On 25 October 1881 Pablo Ruiz Picasso was born in Málaga (more precisely Pablo Diego José Francisco de Paula Juan Nepomuceno María de los Remedios Cipriano de la Santísima Trinidad Ruiz y Picasso, so it’s a good thing there were still several decades to go before the Spanish ID was born, but that’s another story), a universal artist whose death will be 50 years ago this year, 2023.
Picasso is one of the most important and world-renowned artists of the 20th century, among many other things for inventing Cubism, one of the first avant-garde movements, together with George Braque. In addition to his work as a painter, Pablo Picasso was also an important sculptor, ceramist and engraver.
This universal artist can be considered one of the most famous Spaniards in history and although it is true that he lived in several cities in our country (in addition to his native Málaga, he also lived in La Coruña, Madrid and Barcelona), Picasso spent a large part of his life in France (in Paris and on the Côte d’Azur) and, in fact, since 1934 he has never set foot on Spanish soil again.
Picasso Celebration: 1973-2023
April 8, 2023 marked half a century since the death of the artist from Málaga, an event in which Telefónica has participated as the only company in Spain to collaborate in the commemoration by supporting all the events and exhibitions taking place in our country within the framework of the international programme of the Picasso Celebration 1973-2023, an opportunity to raise awareness of his career.
The Picasso Celebration 1973-2023 stems from an agreement with Acción Cultural Española, under the Spanish National Commission, and revolves around fifty exhibitions and events that are being held throughout this year in renowned cultural institutions in Europe and North America and that deal with a historiographical analysis of Picasso’s work as a whole.
With this initiative, Telefónica has joined in the dissemination of the work of the author, recognised as one of the most prolific painters of all time, making his art more accessible to all audiences.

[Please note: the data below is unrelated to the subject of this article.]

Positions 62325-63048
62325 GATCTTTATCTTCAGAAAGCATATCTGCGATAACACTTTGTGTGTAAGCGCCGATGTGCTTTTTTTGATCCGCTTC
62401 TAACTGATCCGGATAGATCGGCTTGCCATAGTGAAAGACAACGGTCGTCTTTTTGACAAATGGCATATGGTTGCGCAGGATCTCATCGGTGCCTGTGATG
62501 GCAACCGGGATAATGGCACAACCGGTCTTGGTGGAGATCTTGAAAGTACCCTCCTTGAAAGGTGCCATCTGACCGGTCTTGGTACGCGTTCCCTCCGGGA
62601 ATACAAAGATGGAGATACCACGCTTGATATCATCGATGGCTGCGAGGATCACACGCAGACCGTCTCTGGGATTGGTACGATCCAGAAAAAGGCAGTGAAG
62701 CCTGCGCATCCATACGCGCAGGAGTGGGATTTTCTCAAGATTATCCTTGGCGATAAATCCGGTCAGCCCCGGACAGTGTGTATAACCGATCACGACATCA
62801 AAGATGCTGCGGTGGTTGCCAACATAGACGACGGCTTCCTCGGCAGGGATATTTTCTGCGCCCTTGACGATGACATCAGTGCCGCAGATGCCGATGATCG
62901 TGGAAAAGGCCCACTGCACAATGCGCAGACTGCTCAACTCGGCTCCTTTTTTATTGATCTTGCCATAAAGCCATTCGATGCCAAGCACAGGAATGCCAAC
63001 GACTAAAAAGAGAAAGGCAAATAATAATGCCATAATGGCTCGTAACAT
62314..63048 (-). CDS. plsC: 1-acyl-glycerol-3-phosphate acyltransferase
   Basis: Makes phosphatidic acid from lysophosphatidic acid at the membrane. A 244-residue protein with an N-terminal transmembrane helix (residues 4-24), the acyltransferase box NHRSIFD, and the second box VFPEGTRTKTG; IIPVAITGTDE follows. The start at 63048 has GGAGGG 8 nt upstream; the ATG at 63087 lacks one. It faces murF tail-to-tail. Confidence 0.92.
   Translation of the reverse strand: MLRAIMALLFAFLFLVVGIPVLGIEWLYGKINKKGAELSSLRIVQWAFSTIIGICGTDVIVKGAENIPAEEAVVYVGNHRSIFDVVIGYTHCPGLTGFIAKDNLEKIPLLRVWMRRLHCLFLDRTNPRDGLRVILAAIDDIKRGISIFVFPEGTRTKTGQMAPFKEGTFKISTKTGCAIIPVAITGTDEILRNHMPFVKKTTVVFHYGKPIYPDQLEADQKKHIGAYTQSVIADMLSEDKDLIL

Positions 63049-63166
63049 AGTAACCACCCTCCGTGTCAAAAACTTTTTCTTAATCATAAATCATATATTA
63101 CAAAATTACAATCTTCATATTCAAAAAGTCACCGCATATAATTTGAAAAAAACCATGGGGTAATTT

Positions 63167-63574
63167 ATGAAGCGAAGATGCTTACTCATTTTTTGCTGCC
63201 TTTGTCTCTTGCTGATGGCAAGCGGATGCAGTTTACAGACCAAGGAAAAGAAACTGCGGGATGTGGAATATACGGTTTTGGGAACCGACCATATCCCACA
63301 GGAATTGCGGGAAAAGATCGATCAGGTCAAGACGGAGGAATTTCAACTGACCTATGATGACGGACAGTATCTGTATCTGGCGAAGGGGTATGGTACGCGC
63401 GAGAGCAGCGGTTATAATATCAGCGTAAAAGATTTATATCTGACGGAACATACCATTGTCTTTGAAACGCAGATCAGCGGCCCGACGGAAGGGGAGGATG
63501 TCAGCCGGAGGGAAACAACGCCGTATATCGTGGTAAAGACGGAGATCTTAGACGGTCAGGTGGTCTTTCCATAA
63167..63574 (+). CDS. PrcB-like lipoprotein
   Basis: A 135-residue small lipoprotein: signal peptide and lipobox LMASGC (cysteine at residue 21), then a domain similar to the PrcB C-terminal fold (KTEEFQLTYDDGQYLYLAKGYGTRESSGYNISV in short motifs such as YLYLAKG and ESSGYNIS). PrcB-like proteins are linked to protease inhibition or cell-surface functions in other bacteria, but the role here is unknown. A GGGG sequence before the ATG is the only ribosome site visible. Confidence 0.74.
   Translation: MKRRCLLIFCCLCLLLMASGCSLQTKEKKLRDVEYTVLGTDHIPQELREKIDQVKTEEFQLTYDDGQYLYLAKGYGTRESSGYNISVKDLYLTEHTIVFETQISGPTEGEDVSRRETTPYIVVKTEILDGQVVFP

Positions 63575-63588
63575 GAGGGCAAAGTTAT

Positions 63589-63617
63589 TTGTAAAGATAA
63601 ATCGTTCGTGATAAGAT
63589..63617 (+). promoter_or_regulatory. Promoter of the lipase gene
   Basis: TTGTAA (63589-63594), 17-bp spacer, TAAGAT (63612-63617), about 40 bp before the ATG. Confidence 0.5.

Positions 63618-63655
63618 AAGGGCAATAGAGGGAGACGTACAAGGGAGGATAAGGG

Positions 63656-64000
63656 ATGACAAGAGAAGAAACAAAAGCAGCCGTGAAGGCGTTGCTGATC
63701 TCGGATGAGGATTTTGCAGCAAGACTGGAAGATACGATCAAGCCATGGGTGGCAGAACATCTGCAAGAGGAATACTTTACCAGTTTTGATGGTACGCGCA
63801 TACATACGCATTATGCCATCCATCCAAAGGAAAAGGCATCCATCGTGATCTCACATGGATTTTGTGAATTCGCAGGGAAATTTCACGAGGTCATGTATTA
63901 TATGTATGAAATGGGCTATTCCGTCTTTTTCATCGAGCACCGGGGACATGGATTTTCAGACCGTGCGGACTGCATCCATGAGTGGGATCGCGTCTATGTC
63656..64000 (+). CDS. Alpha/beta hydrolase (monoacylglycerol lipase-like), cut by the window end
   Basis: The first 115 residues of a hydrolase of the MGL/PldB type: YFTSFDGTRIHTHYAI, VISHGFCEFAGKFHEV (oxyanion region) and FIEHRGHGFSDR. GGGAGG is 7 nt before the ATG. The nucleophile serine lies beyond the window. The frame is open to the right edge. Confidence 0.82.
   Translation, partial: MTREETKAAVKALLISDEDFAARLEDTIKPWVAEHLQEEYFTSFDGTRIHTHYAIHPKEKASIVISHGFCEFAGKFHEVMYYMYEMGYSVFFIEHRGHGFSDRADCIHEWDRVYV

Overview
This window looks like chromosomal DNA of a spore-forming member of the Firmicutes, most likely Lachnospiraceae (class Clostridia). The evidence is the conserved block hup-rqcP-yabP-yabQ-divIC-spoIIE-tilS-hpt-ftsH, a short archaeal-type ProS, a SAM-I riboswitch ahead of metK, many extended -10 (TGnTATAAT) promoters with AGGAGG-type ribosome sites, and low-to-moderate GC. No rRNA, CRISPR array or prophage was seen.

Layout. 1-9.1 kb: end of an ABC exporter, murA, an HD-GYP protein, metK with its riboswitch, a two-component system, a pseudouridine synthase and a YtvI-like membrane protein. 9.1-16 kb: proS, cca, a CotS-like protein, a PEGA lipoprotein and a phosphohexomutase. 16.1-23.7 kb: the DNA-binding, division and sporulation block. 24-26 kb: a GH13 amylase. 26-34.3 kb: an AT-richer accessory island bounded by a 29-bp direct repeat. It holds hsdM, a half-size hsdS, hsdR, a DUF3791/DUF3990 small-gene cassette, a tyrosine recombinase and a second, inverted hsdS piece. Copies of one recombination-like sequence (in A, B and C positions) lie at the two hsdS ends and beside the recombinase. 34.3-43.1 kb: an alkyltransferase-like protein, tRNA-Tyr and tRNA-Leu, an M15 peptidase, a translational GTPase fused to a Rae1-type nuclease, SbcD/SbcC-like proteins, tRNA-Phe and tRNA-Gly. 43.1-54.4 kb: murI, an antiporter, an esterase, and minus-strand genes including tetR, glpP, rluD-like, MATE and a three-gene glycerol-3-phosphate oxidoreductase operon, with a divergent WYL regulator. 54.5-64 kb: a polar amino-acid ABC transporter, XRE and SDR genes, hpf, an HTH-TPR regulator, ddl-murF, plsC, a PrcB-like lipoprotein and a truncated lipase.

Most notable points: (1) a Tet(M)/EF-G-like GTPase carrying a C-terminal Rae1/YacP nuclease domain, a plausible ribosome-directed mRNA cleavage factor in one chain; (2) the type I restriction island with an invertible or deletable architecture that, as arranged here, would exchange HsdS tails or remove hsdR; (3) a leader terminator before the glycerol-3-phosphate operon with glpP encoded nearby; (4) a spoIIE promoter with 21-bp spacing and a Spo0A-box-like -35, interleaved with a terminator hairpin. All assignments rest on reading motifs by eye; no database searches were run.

Telefónica and Picasso: Guernica, Art Collection
But Telefónica’s commitment to culture in general and to Picasso’s painting in particular is not new and can also be seen on the Rethinking Guernica website, a project that arose from the aim of studying the mural with different approaches, methodologies and tools and which is essential for getting to know and enjoy all the details of Guernica.
This iconic work is an anti-war plea painted in 1937, against the backdrop of the Spanish Civil War and inspired by the horror of the bombing of the Biscayan city that gives it its name, and served as a symbol for other artist-activists who, with different approaches, practices and militancy, embodied protests and pleas that aspired to transform the system and its institutions through art. The work was acquired by the Republican government in 1937, but when the Second World War broke out, Picasso decided to keep the painting at the MoMA in New York, where it remained until 1981, when, following the restoration of democracy in Spain, it was transferred to Madrid.
As a curiosity, not many people know that the Fundación Telefónica has an art collection in which, among works by other artists such as Juan Gris, Eduardo Chillida and Antoni Tàpies, there are also paintings by Picasso.